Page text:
What was it like to live in 1060 England?
With only 2 million people living there, the whole of England didn’t even have half of the population of London today. Compare that with the 53 million people that live in England today! However, life was much harder and people would usually only live until their 30’s. Society was split into different classes with massively contrasting lifestyles, starting from the slaves at the bottom, right up to the aristocracy at the top.
Let’s start at the bottom. Although slaves made up 10% of the population at the time, they were barely seen as human. They were looked at as property that could be bought and sold freely. They did, however, receive lighter punishments for crimes as tougher punishments may inhibit their working ability. Whilst it was a normal part of Anglo-Saxon society, owning slaves was seen as barbaric by the Normans.
Most people back then were farmers. They would rent small farms from their local lords that they would then work for, as well as growing produce for their own family. They would then be given a set amount of work by their lords that if it were not met, they would risk losing the right to use that land. There was also a type of peasant that was allowed to work on other lord’s farms, known as Ceorls. If they wanted to use the land, they would still have to carry out work on their local lord’s farm too. To use any lord’s land for their own produce, they would have to farm for the lord as well.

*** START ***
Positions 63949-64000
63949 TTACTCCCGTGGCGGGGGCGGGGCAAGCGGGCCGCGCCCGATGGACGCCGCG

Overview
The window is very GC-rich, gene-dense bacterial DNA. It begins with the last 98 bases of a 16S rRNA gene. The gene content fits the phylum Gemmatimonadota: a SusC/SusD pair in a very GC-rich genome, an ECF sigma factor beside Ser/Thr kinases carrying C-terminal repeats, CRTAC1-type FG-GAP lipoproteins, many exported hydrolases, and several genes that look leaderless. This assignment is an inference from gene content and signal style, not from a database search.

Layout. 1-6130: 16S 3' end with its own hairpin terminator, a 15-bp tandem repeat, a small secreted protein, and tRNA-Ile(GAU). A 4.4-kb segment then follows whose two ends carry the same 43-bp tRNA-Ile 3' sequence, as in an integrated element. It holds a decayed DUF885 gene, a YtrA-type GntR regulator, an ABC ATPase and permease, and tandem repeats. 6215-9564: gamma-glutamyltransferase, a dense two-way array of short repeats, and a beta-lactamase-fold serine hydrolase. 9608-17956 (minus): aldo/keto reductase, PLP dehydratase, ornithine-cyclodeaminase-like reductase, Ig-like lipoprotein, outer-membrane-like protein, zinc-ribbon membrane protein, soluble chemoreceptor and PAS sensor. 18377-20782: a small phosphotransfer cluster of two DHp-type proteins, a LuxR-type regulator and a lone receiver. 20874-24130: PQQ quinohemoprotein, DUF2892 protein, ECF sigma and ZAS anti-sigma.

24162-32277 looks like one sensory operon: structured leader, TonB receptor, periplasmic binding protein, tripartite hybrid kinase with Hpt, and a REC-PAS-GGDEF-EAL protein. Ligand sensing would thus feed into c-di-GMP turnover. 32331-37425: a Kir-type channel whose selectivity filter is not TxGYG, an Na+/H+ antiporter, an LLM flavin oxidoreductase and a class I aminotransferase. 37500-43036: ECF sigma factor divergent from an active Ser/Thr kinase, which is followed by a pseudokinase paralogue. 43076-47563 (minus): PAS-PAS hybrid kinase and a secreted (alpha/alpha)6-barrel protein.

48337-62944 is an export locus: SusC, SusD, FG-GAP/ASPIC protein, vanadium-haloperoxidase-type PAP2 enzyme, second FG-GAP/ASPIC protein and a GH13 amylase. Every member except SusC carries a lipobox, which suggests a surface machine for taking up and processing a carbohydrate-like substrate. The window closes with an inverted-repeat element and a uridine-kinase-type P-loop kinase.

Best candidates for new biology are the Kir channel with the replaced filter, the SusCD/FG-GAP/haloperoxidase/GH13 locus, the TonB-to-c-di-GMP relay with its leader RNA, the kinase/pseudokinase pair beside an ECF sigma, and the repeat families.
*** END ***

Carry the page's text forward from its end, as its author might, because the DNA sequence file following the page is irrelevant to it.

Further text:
Thegn's were seen as the warrior class of 1060. They were local lords that owned more land than the peasants, usually more than 150 modern acres of land. Back then, land was referred to in “hides” which derives from the word family. 150 acres would be 5 hides. They would live a much more lavish lifestyle with a manor house, including a tower and church. There were between 4000-5000 Thegns in England at the time. That’s less than 1% of the Anglo-Saxon population!
Earls were the most important people in the country after royalty, the highest ranking of the Aristocrats. The Earl’s relationship with the king was based on loyalty. The more loyal the Earl, the more rewards and honour they would be given. Earls would often compete with each other to go up the ranks to gain more rewards and honour.
In Normandy, people’s social status would be linked to their ancestry and the importance of their family. However, social mobility was easier in Anglo-Saxon society. Slaves could be freed by their masters. There were different ways people could go up the ranks. For example, a peasant that gained and paid tax on more than 5 hides of land, or a merchant who made voyages abroad on their own ships. Thegn's could also be raised as Earls and Earls could even become royalty. However, this worked both ways as Earls could be demoted to Thegns and Ceorls could sell themselves to become slaves to feed their families.
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